Roasting Styles

Coffee was first roasted in the late 14th century. The earliest method was by roasting the green coffee in a heavy pan over charcoal fire. Late last century, a new process was introduced where beans were spun in a hot air chamber heated by natural gas; this system remains the most widely used to date.

The chemical make-up of the coffee bean changes during the roasting process: water dissipates in the bean and a series of chemical reactions change sugars and starches into oils, which give coffee much of its aroma and flavor. When roasted, the coffee bean doubles in size, and the caramelization of the sugar turns it from green to brown.

The color and appearance of the roasted bean depends on how long it has been roasted for. The longer it is roasted, the darker the roast. Coffee is usually roasted for about 10 to 20 minutes at temperatures ranging from 400F to 425F.

The secret to developing the aroma and flavor of coffee is found in the roasting of the coffee beans. The length of time, as well as temperature of the roast, are crucial in producing a quality cup of coffee, as well as determining which characteristics will be emphasized or muted. If roasting is too short, the oils won't be brought to the surface and the coffee will have a nutty flavor and lack consistency.

Dark roasted beans contain less acid, have slightly less caffeine than lighter roasted beans and have a shorter shelf life, due to the amount of oils on the surface. In darker roasts, it is the roast's smoky, pungent, burnt taste that dominates overtaking the bean's natural flavor. Many times the dark roast's burnt taste will mask beans that are low in flavor and quality. Contrary to popular belief, a dark roast does not equal a richer, stronger cup. Roasting plays no part in determining the strength of a cup of coffee: you do when determining the amount of water and coffee to be used when brewing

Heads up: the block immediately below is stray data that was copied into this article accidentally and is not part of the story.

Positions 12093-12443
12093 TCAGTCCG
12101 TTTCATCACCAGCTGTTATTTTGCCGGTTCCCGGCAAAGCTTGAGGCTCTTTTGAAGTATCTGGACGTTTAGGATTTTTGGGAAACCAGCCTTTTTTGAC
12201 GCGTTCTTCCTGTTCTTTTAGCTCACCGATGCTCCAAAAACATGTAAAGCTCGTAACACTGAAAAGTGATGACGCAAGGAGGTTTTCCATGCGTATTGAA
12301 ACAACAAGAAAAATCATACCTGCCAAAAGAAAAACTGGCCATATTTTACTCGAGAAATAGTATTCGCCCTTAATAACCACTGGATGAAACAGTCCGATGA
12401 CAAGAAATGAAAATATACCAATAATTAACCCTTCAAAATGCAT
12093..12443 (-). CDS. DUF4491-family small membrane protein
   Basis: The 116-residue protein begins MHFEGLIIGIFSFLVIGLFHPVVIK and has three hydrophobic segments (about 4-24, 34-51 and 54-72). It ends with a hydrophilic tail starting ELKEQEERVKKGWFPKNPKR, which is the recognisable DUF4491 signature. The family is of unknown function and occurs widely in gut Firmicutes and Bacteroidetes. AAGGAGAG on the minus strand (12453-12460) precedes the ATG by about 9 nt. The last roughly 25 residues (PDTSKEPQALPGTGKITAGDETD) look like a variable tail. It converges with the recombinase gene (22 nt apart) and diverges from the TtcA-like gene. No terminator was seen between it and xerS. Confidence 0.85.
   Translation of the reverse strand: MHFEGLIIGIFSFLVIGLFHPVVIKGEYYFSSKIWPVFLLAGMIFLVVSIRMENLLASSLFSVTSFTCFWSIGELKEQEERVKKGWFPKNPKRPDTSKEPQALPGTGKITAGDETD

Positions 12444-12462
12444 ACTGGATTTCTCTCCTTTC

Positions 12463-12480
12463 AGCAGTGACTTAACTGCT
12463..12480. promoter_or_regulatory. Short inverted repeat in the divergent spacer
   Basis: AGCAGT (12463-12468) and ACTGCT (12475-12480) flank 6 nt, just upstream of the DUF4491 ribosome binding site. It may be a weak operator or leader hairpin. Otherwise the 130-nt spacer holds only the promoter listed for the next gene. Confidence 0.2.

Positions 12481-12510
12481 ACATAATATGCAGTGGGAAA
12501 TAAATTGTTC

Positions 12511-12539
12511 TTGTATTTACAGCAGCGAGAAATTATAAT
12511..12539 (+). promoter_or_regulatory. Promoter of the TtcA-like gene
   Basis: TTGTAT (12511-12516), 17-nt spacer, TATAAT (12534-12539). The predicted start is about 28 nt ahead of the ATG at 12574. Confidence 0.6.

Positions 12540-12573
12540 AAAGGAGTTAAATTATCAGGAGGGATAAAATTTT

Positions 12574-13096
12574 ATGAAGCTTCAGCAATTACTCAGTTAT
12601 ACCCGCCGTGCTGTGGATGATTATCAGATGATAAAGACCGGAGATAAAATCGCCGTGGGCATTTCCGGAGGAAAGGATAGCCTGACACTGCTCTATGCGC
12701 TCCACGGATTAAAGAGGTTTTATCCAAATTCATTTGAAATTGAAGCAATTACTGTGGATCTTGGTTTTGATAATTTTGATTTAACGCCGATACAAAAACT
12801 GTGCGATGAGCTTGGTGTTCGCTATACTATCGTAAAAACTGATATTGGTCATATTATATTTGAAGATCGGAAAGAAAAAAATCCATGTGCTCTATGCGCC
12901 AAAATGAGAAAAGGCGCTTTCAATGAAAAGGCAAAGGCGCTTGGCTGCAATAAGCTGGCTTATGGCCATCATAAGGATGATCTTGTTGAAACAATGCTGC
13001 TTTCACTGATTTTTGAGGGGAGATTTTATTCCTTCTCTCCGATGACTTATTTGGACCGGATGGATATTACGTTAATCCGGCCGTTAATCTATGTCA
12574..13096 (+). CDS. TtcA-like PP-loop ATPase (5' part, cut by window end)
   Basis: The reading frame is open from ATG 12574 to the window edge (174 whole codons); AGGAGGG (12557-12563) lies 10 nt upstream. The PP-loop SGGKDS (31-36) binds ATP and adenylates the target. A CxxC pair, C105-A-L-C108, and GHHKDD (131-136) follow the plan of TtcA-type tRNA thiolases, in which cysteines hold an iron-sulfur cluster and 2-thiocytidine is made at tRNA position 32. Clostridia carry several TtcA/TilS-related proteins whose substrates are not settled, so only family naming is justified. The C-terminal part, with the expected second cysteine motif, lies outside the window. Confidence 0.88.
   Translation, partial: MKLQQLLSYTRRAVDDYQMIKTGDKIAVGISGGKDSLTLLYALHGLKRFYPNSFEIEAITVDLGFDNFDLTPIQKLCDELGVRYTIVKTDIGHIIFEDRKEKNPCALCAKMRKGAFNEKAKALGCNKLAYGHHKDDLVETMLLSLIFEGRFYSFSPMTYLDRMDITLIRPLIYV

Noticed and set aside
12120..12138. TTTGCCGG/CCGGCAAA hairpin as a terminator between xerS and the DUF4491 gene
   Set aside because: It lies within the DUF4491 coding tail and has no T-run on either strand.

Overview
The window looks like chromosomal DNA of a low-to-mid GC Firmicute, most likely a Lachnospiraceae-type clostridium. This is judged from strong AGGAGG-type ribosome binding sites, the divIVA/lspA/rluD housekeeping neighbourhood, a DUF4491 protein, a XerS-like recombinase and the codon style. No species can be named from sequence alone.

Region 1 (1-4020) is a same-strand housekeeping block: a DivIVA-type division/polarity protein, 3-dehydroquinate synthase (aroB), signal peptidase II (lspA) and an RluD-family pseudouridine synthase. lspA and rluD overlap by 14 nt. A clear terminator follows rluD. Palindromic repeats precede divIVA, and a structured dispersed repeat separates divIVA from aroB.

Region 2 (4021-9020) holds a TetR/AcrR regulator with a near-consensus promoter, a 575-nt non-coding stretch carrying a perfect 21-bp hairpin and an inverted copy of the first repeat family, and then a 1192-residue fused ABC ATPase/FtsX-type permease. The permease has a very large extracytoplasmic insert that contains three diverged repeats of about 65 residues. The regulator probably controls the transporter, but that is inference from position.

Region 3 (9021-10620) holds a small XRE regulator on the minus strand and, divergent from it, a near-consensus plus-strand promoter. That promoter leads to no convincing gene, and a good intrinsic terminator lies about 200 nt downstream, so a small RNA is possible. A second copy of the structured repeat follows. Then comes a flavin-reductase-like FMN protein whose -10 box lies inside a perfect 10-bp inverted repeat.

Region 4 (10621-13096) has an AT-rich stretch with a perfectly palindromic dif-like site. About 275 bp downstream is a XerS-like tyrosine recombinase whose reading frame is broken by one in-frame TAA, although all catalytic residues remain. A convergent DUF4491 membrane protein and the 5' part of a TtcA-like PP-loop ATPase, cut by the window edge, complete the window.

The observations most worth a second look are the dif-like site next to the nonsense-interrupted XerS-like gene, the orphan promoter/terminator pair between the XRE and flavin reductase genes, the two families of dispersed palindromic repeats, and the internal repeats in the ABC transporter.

Lightly roasted coffee beans have a sharper, more acidic taste than darker roasts. The coffee suffers less heat exposure, which maintains the bean's qualities. Because flavor is revealed, light roasts are used with higher quality beans

Several roasting levels have their own characteristics and may be suitable to different tastes or specific uses; they are the following:




Cinnamon Roast light roast, light cinnamon tone Pronounced nut-like flavor, high coffee acidity
American Roast Medium roast, chestnut hue Pronounced caramel like flavor
City Roast Medium roast, medium brown with no surface oils Full coffee flavor, with some loss of acidity
Full City Roast Chestnut brown, slightly darker than the City Roast Full coffee flavor, good balance of acidity and sugar
Vienna Dark brown, with traces of oil on the surface Dark roast flavor
French Roast Dark brown, nearly black, oily on the surface Bitter, smoky taste and pungent aroma
Italian Dark chocolate brown, oils on the surface Burnt flavor
Espresso Dark roast, used specifically for espresso machines Burnt flavor that is strong and sweet

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